How California Olive Ranch is transforming the olive-oil industry—and taking on the Europeans
When a food product is described as having “a fruity nose,” “a smooth and buttery tongue” and “a very slight peppery finish,” you know it’s appealing to gourmet tastes. And that, in a nutshell, is the story of the growing market for—and production of—olive oil in California.
Just as they have with wine and coffee, American consumers have become more sophisticated about olive oil in recent years. Perhaps it has to do with the popularity of the so-called “Mediterranean diet,” of which olive oil is a major part, or the increasing awareness that it is both delicious and healthful.
Whatever the reason, Americans are consuming more olive oil than ever before. And no company has taken better advantage of that growing market than Oroville-based California Olive Ranch. In just a few years, it has become the largest producer of olive oil in the country, and it’s now poised to offer a serious challenge to the foreign producers that dominate the U.S. market.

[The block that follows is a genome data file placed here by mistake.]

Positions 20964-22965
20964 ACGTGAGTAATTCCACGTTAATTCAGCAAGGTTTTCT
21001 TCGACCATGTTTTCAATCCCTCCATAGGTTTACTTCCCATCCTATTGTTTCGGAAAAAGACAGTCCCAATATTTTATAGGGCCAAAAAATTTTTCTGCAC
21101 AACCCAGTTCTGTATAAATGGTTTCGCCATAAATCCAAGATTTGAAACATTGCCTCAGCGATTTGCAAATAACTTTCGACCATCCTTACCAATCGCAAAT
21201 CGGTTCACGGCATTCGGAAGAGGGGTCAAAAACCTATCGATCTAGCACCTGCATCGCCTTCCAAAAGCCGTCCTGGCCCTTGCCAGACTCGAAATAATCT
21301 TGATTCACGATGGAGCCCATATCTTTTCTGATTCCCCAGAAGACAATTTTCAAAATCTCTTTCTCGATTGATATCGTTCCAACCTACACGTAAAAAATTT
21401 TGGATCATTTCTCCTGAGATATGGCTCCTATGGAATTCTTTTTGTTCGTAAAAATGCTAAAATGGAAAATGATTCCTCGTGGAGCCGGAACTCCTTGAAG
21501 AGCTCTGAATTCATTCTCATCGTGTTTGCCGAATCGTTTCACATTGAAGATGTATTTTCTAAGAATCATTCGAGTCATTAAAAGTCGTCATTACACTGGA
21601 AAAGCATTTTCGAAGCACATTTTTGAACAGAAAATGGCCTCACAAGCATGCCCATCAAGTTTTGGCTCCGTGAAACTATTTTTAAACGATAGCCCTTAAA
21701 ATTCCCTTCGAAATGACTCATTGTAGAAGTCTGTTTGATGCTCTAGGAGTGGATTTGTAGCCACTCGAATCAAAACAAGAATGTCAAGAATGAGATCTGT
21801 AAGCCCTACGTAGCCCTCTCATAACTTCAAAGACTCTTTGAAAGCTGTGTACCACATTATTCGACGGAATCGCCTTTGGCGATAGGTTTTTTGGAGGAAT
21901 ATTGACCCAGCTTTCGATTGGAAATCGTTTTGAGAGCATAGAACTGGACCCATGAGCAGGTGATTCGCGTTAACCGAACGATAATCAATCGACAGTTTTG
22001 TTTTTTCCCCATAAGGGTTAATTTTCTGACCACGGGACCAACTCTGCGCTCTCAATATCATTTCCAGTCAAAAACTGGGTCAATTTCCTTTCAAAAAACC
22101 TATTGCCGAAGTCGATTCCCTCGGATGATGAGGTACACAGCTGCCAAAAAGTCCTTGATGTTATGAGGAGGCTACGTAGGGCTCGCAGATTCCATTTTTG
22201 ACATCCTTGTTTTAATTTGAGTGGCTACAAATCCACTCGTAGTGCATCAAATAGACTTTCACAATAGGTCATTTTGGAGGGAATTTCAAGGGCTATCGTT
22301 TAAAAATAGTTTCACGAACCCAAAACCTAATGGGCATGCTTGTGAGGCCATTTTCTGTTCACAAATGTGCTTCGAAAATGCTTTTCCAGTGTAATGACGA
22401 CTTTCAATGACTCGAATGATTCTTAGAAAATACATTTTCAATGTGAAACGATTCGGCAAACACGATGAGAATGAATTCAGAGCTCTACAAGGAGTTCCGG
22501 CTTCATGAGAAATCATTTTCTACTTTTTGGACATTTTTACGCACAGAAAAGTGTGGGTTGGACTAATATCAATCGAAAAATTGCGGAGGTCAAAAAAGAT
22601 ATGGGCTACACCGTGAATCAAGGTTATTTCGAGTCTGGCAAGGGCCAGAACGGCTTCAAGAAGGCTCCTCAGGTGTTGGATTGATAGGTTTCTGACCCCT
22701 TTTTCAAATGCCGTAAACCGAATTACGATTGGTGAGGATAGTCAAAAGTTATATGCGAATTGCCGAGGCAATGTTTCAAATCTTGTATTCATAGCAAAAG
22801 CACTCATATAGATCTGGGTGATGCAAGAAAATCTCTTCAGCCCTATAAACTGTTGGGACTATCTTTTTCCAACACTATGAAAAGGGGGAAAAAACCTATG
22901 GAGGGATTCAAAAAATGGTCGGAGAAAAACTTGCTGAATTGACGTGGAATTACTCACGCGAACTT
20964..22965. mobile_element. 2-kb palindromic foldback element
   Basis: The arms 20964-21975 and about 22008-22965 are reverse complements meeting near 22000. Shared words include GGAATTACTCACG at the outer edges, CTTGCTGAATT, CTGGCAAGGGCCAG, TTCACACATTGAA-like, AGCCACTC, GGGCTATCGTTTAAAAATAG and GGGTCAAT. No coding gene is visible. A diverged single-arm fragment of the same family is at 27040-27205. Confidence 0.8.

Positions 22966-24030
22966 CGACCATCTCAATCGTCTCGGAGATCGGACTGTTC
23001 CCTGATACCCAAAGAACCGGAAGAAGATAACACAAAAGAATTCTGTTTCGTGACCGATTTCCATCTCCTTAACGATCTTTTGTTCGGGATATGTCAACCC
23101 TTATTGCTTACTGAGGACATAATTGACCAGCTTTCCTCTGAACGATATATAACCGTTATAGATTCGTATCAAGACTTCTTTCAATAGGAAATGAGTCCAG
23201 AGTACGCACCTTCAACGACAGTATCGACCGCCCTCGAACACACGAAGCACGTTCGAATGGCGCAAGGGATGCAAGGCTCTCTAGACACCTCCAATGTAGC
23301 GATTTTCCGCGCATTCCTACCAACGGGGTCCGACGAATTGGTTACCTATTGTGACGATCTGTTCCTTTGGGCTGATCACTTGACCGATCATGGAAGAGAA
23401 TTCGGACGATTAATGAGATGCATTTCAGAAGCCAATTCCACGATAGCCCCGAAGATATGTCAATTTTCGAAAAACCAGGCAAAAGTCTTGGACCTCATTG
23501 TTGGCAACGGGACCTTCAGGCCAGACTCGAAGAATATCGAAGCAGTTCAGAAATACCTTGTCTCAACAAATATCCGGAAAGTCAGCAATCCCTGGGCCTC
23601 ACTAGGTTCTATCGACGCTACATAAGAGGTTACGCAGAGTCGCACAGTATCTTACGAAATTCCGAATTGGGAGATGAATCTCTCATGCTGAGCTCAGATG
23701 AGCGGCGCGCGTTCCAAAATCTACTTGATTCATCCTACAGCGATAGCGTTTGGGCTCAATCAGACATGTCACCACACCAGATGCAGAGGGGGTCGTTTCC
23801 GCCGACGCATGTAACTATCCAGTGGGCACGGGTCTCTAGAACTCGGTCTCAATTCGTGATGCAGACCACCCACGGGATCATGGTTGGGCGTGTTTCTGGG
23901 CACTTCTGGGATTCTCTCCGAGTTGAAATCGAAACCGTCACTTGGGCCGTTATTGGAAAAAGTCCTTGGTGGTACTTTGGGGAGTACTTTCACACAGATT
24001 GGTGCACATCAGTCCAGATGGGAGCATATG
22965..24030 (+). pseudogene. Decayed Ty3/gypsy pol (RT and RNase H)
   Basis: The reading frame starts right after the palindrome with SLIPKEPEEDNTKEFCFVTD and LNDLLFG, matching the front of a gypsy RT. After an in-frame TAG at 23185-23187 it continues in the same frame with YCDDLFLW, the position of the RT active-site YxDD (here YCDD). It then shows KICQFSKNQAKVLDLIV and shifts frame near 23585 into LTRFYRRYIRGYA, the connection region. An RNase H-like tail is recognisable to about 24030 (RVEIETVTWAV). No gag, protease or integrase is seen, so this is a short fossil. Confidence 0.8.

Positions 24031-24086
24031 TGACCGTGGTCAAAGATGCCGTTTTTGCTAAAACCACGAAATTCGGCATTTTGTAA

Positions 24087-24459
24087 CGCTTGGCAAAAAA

Right now more than 99 percent of the olive oil consumed in this country comes from overseas. The folks at COR are more than eager to grab more of this market, and they are convinced they are perfectly situated to do so. Anyone who understands what they have done so far would be hard-pressed, you might say, to disagree with them.
You can see tangible evidence of the company’s growth and optimism about the future about two miles west of Artois, in Glenn County, where Chico’s Modern Building Co. has been contracted to erect a $4 million, fully automated, 4-million-gallon storage-tank facility in the middle of about 200 acres of olive trees. When finished, it will be right next door—and connected by stainless-steel piping—to the large metal building that houses COR’s new state-of-the-art mill, which is still in the process of being built to full capacity.
During a recent tour, I saw dozens of hard-hatted construction workers swarming over the future storage site, finishing work on the foundation and putting together the giant metal trusses that eventually—when cranes lift them up—will support the roof of the new storage building, which will be 90 feet high. No signs of recession here.
When completed in 2012, the mill will have eight production lines, each capable of washing, crushing and kneading the olives and then extracting their oil at the rate of 10,000 tons per hour. During harvest season in the fall, explained Head Miller Bob Singletary during our tour, it will operate around the clock, seven days a week for 50 days. Two lines are now up and running, and two more will be ready by harvest season this fall, Singletary said, giving it the capacity to process 40,000 tons per hour.